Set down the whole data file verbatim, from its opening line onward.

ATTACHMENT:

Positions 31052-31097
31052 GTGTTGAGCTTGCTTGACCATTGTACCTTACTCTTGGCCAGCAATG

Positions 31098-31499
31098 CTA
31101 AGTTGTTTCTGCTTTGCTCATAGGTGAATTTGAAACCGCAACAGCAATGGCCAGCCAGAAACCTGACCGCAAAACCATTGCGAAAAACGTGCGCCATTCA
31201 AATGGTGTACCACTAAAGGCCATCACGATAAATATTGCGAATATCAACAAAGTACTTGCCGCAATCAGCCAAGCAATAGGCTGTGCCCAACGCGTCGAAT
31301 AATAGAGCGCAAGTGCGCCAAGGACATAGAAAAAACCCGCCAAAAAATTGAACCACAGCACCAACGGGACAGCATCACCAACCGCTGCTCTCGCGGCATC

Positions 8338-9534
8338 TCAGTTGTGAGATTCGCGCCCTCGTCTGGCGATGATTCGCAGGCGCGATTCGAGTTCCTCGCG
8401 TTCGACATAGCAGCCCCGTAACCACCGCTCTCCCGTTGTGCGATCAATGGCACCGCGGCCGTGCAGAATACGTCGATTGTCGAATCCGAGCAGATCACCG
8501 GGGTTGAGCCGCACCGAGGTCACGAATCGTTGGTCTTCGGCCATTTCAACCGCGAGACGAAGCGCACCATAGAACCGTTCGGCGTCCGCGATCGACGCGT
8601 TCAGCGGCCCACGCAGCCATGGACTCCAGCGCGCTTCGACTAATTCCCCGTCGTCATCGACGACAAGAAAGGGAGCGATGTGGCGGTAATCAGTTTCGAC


Positions 31052-31097
31052 GTGTTGAGCTTGCTTGACCATTGTACCTTACTCTTGGCCAGCAATG

Positions 31098-31499
31098 CTA
31101 AGTTGTTTCTGCTTTGCTCATAGGTGAATTTGAAACCGCAACAGCAATGGCCAGCCAGAAACCTGACCGCAAAACCATTGCGAAAAACGTGCGCCATTCA
31201 AATGGTGTACCACTAAAGGCCATCACGATAAATATTGCGAATATCAACAAAGTACTTGCCGCAATCAGCCAAGCAATAGGCTGTGCCCAACGCGTCGAAT
31301 AATAGAGCGCAAGTGCGCCAAGGACATAGAAAAAACCCGCCAAAAAATTGAACCACAGCACCAACGGGACAGCATCACCAACCGCTGCTCTCGCGGCATC

Positions 8338-9534
8338 TCAGTTGTGAGATTCGCGCCCTCGTCTGGCGATGATTCGCAGGCGCGATTCGAGTTCCTCGCG
8401 TTCGACATAGCAGCCCCGTAACCACCGCTCTCCCGTTGTGCGATCAATGGCACCGCGGCCGTGCAGAATACGTCGATTGTCGAATCCGAGCAGATCACCG
8501 GGGTTGAGCCGCACCGAGGTCACGAATCGTTGGTCTTCGGCCATTTCAACCGCGAGACGAAGCGCACCATAGAACCGTTCGGCGTCCGCGATCGACGCGT
8601 TCAGCGGCCCACGCAGCCATGGACTCCAGCGCGCTTCGACTAATTCCCCGTCGTCATCGACGACAAGAAAGGGAGCGATGTGGCGGTAATCAGTTTCGAC